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About this text

  • Title: All's Well That Ends Well (Folio 1, 1623)
  • Editors: Andrew Griffin, Helen Ostovich
  • ISBN: 978-1-55058-432-5

    Copyright Internet Shakespeare Editions. This text may be freely used for educational, non-proift purposes; for all other uses contact the Coordinating Editor.
    Author: William Shakespeare
    Editors: Andrew Griffin, Helen Ostovich
    Not Peer Reviewed

    All's Well That Ends Well (Folio 1, 1623)

    Enter Countesse and Clowne
    825Lady Come on sir, I shall now put you to the height
    of your breeding.
    Clown I will shew my selfe highly fed, and lowly
    taught, I know my businesse is but to the Court.
    Lady To the Court, why what place make you spe-
    830ciall, when you put off that with such contempt, but to
    the Court?
    Clo Truly Madam, if God haue lent a man any man-
    ners, hee may easilie put it off at Court: hee that cannot
    make a legge, put off's cap, kisse his hand, and say no-
    835thing, has neither legge, hands, lippe, nor cap; and in-
    deed such a fellow, to say precisely, were not for the
    Court, but for me, I haue an answere will serue all men.
    Lady Marry that's a bountifull answere that fits all
    840Clo It is like a Barbers chaire that fits all buttockes,
    the pin buttocke, the quatch-buttocke, the brawn but-
    tocke, or any buttocke.
    Lady Will your answere serue fit to all questions?
    Clo As fit as ten groats is for the hand of an Attur-
    845ney, as your French Crowne for your taffety punke, as
    Tibsrush for Tomsfore-finger, as a pancake for Shroue-
    tuesday, a Morris for May-day, as the naile to his hole,
    the Cuckold to his horne, as a scolding queane to a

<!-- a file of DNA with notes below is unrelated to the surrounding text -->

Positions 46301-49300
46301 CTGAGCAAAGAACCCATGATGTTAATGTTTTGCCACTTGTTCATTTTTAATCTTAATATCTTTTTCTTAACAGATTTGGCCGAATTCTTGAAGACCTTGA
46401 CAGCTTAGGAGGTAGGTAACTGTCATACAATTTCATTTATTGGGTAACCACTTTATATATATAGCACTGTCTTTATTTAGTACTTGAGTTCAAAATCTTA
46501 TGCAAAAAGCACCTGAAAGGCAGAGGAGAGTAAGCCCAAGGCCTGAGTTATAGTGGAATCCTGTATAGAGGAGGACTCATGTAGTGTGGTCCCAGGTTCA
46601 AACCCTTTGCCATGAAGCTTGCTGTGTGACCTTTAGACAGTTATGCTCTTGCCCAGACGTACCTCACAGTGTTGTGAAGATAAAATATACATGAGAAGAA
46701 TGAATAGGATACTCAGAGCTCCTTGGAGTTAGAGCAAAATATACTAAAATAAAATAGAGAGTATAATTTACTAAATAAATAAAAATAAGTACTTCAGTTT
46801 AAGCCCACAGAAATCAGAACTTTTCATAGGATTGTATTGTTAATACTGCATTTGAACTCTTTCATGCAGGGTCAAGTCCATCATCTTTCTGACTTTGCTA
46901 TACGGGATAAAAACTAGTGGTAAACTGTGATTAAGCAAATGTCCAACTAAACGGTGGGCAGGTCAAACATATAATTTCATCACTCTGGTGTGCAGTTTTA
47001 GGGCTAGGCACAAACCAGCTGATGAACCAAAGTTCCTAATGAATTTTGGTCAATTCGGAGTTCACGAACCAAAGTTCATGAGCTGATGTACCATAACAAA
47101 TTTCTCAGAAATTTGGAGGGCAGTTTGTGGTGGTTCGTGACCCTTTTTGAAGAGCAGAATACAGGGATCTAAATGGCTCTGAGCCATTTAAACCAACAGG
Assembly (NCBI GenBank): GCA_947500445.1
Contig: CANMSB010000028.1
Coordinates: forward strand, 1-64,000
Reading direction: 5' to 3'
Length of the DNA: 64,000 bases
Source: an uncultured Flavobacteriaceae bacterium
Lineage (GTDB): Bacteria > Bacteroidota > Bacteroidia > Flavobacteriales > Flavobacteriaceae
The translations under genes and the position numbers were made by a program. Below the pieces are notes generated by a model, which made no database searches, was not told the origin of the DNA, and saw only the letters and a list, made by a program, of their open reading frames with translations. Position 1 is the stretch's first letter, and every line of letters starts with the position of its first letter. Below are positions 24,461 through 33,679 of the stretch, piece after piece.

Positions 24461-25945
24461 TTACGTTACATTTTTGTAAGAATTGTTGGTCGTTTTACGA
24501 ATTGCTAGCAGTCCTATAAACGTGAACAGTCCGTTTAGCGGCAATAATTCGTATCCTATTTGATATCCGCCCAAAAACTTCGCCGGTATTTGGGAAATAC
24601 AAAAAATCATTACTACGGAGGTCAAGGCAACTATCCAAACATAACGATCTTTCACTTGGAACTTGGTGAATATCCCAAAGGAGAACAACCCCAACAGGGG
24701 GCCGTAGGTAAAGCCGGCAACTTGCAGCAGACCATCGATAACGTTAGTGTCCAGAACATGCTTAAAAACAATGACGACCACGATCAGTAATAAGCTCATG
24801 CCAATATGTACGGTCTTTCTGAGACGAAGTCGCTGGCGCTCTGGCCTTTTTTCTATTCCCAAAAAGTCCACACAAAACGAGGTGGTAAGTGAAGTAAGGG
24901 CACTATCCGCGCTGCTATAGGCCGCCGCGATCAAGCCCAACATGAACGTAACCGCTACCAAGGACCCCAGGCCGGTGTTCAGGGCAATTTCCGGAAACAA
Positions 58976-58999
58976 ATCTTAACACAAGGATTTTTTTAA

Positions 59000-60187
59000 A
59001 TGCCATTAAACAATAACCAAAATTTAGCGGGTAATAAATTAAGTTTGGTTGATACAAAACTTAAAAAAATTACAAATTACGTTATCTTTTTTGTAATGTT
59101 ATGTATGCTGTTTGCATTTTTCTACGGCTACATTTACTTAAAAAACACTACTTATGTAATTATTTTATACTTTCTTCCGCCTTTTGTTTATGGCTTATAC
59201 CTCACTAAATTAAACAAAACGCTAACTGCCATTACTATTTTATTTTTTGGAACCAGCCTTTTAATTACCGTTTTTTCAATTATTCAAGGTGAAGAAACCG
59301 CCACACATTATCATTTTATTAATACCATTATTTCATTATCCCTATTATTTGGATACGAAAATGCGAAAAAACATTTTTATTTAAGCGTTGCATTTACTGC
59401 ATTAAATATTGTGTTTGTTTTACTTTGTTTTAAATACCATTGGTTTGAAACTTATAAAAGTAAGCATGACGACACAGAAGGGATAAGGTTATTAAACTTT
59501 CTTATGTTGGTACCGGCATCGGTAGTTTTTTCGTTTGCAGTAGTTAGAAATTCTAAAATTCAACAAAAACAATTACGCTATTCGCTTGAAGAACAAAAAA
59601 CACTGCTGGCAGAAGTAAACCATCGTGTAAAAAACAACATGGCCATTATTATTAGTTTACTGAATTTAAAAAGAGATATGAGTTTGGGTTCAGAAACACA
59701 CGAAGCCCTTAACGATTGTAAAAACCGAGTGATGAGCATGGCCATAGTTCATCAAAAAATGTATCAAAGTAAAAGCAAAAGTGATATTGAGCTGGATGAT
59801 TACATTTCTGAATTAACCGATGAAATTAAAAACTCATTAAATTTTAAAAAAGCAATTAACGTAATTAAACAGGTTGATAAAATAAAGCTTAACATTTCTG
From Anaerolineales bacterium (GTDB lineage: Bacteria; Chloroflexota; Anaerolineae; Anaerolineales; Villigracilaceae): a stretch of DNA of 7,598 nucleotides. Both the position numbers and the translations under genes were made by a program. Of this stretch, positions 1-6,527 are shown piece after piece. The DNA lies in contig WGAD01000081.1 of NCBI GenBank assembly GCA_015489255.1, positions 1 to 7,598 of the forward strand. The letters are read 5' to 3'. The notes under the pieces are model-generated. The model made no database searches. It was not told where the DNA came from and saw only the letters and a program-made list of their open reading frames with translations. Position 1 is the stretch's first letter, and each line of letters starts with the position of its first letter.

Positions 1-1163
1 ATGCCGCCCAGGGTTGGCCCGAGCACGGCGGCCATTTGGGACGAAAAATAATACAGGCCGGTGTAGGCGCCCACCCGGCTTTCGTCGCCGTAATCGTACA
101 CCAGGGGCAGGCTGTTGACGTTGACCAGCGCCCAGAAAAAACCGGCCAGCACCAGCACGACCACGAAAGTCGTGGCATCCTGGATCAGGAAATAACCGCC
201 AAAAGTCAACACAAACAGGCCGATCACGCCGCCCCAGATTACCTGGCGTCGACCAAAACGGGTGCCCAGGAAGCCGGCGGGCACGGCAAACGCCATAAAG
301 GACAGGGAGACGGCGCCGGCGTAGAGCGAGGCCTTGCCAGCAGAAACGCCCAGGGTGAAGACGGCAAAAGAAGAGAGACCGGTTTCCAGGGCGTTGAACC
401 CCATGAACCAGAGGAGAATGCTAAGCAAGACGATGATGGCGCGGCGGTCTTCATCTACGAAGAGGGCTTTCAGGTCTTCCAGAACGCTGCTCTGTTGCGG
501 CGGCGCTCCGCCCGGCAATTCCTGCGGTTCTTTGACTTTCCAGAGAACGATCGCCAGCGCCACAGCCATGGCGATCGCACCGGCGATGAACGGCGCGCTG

wrangling knaue, as the Nuns lip to the Friers mouth,
    850nay as the pudding to his skin.
    Lady Haue you, I say, an answere of such fitnesse for
    all questions?
    Clo From below your Duke, to beneath your Con-
    stable, it will fit any question.
    855Lady It must be an answere of most monstrous size,
    that must fit all demands.
    Clo But a triflle neither in good faith, if the learned
    should speake truth of it: heere it is, and all that belongs
    to't. Aske mee if I am a Courtier, it shall doe you no
    860harme to learne.
    Lady To be young againe if we could: I will bee a
    foole in question, hoping to bee the wiser by your an-
    La I pray you sir, are you a Courtier?
    865Clo O Lord sir theres a simple putting off: more,
    more, a hundred of them.
    La Sir I am a poore freind of yours, that loues you.
    Clo O Lord sir, thicke, thicke, spare not me.
    La I thinke sir, you can eate none of this homely
    Clo O Lord sir; nay put me too't, I warrant you.
    La You were lately whipt sir as I thinke.
    Clo O Lord sir, spare not me.
    La Doe you crie O Lord sir at your whipping, and
    875spare not me? Indeed your O Lord sir, is very sequent
    to your whipping: you would answere very well to a
    whipping if you were but bound too't.
    Clo I nere had worse lucke in my life in my O Lord
    sir: I see things may serue long, but not serue euer.
    880La I play the noble huswife with the time, to enter-
    taine it so merrily with a foole.
    Clo O Lord sir, why there't serues well agen.
    La And end sir to your businesse: giue Hellenthis,
    And vrge her to a present answer backe,
    885Commend me to my kinsmen, and my sonne,
    This is not much.
    Clo Not much commendation to them.
    La Not much imployement for you, you vnder-
    stand me.
    890Clo Most fruitfully, I am there, before my legges.
    La Hast you agen.